NEWS

Burundi urged to delay elections

A protester gestures with a stone during a protest against President Pierre Nkurunziza's decision to run for a third term in Bujumbura on 29 May 2015

There have been weeks of violent protests since Burundi’s president decided to stand for a third term

East African leaders have urged Burundi’s president to postpone elections due in June.

They have also called for an end to the violence sparked by President Pierre Nkurunziza’s decision to stand for a third term.

Their statement was made after a summit of the East African Community in the Tanzanian city of Dar es Salaam.

A coup attempt against Mr Nkurunziza failed earlier in May and some 90,000 Burundians have fled the unrest.

‘Disappointment’

“The summit, concerned at the impasse in Burundi, strongly calls for a long postponement of the elections not less than a month and a half,” said the statement on Sunday.

The leaders also called for the “disarmament of all armed youth groups” and for the “creation of conditions for the return of refugees”.

Burundi government spokesman Philippe Nzobonariba told AFP news agency that the government welcomed the statement and was open to idea of delaying the elections.

But he said that the issue of whether the president should stand for a third term had not been discussed at the conference and that the Burundian government therefore considered the matter to be “closed”.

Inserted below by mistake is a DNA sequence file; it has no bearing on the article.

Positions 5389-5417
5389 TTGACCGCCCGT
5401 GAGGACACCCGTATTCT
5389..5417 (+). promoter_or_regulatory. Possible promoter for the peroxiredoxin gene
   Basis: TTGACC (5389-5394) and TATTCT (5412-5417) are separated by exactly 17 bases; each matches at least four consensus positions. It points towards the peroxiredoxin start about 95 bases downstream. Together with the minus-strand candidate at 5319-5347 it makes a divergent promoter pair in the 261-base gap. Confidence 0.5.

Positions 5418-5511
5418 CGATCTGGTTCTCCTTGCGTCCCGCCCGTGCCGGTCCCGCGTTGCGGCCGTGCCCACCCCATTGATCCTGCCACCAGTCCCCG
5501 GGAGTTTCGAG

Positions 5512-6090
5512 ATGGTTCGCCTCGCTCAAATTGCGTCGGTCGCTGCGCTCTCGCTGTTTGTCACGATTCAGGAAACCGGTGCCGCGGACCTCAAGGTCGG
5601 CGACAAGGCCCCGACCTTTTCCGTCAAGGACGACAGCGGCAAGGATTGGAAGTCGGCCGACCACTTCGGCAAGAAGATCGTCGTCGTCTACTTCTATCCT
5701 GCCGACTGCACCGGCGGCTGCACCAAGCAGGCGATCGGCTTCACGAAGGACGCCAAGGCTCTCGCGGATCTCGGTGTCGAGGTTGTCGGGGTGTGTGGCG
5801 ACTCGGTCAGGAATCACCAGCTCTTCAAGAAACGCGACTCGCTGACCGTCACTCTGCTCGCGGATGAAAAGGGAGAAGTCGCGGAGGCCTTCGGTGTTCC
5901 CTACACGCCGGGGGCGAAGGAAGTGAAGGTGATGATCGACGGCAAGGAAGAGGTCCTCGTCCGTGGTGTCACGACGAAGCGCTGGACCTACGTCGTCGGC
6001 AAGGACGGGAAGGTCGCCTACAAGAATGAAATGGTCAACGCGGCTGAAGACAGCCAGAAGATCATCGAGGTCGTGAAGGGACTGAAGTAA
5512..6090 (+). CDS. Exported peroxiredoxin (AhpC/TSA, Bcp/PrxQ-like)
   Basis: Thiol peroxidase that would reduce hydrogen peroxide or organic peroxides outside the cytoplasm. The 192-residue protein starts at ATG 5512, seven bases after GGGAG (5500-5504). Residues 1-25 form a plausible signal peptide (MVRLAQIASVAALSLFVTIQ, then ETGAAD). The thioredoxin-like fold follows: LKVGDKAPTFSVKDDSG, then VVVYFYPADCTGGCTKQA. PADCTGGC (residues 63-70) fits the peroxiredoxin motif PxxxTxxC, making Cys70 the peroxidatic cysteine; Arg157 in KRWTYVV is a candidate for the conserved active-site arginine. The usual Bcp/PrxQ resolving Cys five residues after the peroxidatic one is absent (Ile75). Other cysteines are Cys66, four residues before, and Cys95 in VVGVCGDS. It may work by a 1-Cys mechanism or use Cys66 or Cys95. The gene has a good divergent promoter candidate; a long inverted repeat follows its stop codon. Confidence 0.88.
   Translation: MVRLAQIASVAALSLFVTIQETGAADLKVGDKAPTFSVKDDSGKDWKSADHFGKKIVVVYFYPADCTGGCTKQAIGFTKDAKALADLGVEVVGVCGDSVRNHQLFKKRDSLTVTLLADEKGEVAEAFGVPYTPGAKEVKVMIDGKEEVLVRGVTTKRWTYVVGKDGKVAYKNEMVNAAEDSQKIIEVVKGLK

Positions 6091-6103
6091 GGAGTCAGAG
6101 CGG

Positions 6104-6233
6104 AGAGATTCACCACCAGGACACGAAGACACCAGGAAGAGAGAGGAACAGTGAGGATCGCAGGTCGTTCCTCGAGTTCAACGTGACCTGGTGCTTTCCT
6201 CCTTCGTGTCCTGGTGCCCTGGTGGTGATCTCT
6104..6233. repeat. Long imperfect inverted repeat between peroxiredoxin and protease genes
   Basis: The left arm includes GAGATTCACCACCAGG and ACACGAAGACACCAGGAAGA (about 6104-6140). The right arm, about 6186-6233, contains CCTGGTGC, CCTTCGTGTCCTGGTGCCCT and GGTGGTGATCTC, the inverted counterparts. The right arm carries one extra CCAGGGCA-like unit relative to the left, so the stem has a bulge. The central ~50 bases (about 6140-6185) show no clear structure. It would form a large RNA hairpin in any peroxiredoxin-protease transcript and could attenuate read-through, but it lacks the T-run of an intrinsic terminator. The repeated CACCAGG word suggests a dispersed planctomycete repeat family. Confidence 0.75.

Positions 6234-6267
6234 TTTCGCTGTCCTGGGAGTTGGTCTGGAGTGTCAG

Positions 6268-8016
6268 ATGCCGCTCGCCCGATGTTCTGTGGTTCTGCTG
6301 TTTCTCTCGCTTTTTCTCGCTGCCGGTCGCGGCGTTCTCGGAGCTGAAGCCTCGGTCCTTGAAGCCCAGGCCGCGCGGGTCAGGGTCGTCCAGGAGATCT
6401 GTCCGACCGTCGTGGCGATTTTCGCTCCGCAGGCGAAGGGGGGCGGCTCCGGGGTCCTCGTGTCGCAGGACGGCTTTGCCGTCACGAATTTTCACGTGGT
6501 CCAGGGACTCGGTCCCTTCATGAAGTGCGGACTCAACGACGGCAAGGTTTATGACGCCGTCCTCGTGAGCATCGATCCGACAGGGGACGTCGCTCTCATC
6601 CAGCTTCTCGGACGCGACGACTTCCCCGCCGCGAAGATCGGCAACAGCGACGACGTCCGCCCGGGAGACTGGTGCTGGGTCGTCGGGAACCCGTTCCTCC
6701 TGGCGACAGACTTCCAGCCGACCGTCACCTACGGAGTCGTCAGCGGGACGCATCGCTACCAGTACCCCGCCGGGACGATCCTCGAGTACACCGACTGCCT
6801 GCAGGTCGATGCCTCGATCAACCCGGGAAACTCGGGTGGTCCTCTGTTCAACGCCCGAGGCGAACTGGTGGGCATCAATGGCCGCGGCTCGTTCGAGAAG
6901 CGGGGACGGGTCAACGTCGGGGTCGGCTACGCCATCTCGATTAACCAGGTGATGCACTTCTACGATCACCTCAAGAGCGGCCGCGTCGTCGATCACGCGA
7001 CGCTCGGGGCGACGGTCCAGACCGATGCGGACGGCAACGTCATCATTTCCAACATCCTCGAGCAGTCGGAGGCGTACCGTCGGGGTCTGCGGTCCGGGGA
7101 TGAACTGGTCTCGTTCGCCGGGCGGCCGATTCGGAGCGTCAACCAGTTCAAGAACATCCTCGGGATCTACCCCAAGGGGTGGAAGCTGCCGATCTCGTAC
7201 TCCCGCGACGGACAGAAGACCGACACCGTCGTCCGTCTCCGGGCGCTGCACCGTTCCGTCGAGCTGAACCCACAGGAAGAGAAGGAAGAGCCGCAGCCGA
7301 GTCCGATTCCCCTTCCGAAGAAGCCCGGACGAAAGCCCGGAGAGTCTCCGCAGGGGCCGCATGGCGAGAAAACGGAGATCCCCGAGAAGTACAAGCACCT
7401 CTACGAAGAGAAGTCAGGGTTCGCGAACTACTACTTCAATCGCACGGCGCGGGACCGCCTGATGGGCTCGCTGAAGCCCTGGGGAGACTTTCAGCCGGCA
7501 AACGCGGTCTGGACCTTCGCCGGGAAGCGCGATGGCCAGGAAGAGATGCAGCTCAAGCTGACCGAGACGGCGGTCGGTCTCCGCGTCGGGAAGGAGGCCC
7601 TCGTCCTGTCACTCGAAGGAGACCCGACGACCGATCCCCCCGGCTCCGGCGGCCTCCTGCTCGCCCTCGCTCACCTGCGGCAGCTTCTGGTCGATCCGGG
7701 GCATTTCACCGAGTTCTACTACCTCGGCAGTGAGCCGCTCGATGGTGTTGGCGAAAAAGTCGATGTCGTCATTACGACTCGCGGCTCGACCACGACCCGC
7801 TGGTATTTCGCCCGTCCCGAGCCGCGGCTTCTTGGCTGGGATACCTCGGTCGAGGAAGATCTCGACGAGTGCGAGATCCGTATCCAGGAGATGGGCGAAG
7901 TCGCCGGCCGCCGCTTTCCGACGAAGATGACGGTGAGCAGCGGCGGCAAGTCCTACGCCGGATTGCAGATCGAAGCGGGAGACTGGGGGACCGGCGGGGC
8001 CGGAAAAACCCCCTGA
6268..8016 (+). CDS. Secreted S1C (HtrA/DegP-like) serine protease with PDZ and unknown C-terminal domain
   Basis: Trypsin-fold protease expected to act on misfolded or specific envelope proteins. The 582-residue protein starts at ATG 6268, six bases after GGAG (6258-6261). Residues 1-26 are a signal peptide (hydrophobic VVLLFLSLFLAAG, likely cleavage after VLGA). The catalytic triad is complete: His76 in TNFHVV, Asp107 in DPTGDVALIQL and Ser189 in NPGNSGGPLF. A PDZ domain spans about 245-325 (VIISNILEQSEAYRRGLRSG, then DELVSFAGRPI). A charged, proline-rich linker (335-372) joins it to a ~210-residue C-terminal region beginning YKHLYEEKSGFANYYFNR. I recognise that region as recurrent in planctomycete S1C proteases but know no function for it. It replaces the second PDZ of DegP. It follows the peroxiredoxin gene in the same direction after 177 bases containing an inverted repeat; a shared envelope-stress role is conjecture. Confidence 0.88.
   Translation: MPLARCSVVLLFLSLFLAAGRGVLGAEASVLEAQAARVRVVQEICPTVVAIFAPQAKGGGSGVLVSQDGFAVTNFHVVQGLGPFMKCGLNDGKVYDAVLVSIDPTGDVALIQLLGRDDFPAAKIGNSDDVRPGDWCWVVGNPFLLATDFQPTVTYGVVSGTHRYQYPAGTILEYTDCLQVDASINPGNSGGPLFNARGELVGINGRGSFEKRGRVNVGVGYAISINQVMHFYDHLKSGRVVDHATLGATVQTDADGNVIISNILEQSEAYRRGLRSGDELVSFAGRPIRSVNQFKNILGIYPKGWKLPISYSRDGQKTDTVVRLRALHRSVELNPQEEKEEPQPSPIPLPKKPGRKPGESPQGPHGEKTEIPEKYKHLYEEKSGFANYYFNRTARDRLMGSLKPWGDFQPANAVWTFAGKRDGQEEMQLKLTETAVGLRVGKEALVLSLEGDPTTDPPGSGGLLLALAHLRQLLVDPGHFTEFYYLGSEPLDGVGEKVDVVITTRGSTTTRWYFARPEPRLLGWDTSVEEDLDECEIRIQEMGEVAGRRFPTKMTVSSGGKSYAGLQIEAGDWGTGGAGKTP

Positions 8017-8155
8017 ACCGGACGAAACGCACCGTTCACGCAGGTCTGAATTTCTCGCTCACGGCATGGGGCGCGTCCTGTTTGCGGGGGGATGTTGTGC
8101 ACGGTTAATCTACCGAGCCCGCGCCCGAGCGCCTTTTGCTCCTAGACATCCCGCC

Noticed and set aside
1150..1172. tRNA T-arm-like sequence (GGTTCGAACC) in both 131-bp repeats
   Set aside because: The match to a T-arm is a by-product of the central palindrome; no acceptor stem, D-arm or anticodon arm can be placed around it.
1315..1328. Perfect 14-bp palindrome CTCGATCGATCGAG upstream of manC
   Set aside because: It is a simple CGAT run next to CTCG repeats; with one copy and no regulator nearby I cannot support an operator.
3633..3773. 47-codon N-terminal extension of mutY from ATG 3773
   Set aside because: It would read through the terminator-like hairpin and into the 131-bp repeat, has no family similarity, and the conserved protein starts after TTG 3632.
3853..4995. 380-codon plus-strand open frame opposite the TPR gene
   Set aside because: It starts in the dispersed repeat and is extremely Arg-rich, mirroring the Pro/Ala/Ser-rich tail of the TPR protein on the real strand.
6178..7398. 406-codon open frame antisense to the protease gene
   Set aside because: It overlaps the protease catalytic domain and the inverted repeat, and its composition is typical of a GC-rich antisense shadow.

Pierre Nkurunziza, file pic

Mr Nkurunziza has previously ruled out delaying next month’s elections

Opponents to Mr Nkurunziza have called for people to return to the streets.

Protest leader Pacifique Nininahazwe, as quoted by AFP, said on Sunday: “We are disappointed because the summit said nothing on the question that we are concerned about.”

“We are going to stage even bigger demonstrations than we have done so far in order to get Nkurunziza to leave office,” he added.

Coup attempt

There have been weeks of protests since Burundi’s 51-year-old president announced that he would run for re-election.

Opponents have said this contravenes the constitution, which states a president can only be elected to two terms.

But Mr Nkurunziza argues that he is entitled to another term because he was first appointed by parliament in 2005.

Mourners attend a funeral service for protesters shot dead in Burundi, 30 May 2015.

Funerals have been held in Burundi at the weekend for some of the protesters killed in the unrest

The country’s constitutional court has upheld his interpretation. Parliamentary elections are scheduled for 5 June and the presidential poll for 26 June.

The summit was attended by President Yoweri Museveni of Uganda, Jakaya Kikwete of Tanzania and Uhuru Kenyatta of Kenya. They were joined by South Africa’s Jacob Zuma.

Mr Nkurunziza did not attend. His spokesman said that he would be pushing forward with his election campaign instead.

Earlier in May, he survived a coup attempt after attending a regional conference in Tanzania.

The coup was launched by Maj Gen Godefroid Niyombare, a former ally of the president.

Rights groups say that at least 20 people have died in protests since the president announced on 25 April that he would seek a third term.

The UN says more than 90,000 people have fled to neighbouring countries fearing political violence.

Article source: http://www.bbc.co.uk/news/world-africa-32953459#sa-ns_mchannel=rss&ns_source=PublicRSS20-sa

jaapschaap

May 31st, 2015

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